Welcome to PuckOn.Net

Puck on Net is a site dedicated to exploring and developing hockey statistics. Because this site is interested in novel ways to look at hockey statistics, you may see some ideas here that you've never seen before. Below is a short description of some of these ideas, however this list is far from comprehensive. This site does assume you have an understanding of some of the more common terms statistical terms like Corsi or Fenwick.

Score Adjustment

Score Adjustment is a correction made to Fenwick or Corsi to account for changes in possession that occur due to the current score of the game. When teams are ahead, they generally fall into a small defensive shell to protect their lead and end up shooting less. Likewise when teams are behind they tend to take more risks and shoot more to try to catch up. This effect becomes more pronounced when the score difference increases. Because of this, events that happen when teams are trailing or leading by different amounts aren't entirely equitable to each other since the frequency of those shot attempts change. Score Adjustment corrects for this disparity by more heavily weighting shots for players on a team when they're ahead and diminishing the weight of shots for players on a team when they're behind. You can find more information on Score Adjustment here.

Venue Adjustment

The phrase "home team advantage" has a very real statistical counterpart - home teams shoot more than away teams do. The reason for this isn't in the scope of this site - it could be due to player familiarity with their own venue, rules benefitting the home team, or the roar of the crowd cheering you on - but it's apparent that it's slightly easier for teams to generate possession when they're at home versus away. Thus, a home performance isn't directly comparable to an away performance. Venue Adjustment corrects for this by slightly increasing away numbers and slightly decreasing home numbers. The article introducing Venue Adjustment to this site can be found here.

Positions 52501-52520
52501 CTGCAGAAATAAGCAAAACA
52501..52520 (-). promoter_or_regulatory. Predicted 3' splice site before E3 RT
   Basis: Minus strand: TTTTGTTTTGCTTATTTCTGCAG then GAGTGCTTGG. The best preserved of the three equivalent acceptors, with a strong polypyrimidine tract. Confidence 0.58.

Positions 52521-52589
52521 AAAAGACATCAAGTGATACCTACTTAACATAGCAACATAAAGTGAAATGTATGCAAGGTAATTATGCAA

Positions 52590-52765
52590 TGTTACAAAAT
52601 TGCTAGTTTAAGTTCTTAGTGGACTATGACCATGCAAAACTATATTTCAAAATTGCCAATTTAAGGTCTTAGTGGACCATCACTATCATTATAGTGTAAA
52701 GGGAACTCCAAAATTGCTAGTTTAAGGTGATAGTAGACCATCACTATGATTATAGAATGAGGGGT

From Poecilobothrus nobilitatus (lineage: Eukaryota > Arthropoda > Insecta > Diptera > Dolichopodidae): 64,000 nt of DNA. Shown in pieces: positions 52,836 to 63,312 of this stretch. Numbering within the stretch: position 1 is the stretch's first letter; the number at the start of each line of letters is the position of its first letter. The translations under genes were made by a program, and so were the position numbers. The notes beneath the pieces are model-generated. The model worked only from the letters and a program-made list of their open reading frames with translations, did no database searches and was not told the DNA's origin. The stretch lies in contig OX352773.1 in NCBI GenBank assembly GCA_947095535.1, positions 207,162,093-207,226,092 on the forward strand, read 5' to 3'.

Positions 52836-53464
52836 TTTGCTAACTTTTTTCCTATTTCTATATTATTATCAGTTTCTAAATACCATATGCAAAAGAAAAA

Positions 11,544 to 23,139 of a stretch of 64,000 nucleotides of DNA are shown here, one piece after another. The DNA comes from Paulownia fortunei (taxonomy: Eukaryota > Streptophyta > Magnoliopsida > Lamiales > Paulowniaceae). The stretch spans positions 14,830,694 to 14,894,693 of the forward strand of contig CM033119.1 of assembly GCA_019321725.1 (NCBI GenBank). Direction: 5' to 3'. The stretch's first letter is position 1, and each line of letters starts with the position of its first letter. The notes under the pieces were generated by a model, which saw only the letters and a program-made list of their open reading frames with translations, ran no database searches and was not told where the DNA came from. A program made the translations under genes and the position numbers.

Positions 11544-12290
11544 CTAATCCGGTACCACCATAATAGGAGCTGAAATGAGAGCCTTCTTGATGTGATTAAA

Event Adjustment

Categorically speaking, it's fairly obvious that goals, shots on goal, blocked shots, and missed shots are all different, so it should be no surprise that treating them all the same may introduce some unintended statistical noise. Unfortunately unadjusted Corsi and Fenwick do just this and regard each different shot attempt type as equitable to the next. It turns out we can remove some of this noise by weighting each event type by its rarity. The more rare events, such as goals, tend to have stronger weights while the more frequent events such as shots on goal tend to have weaker weights. The article introducing Event Adjustment to this site can be found here.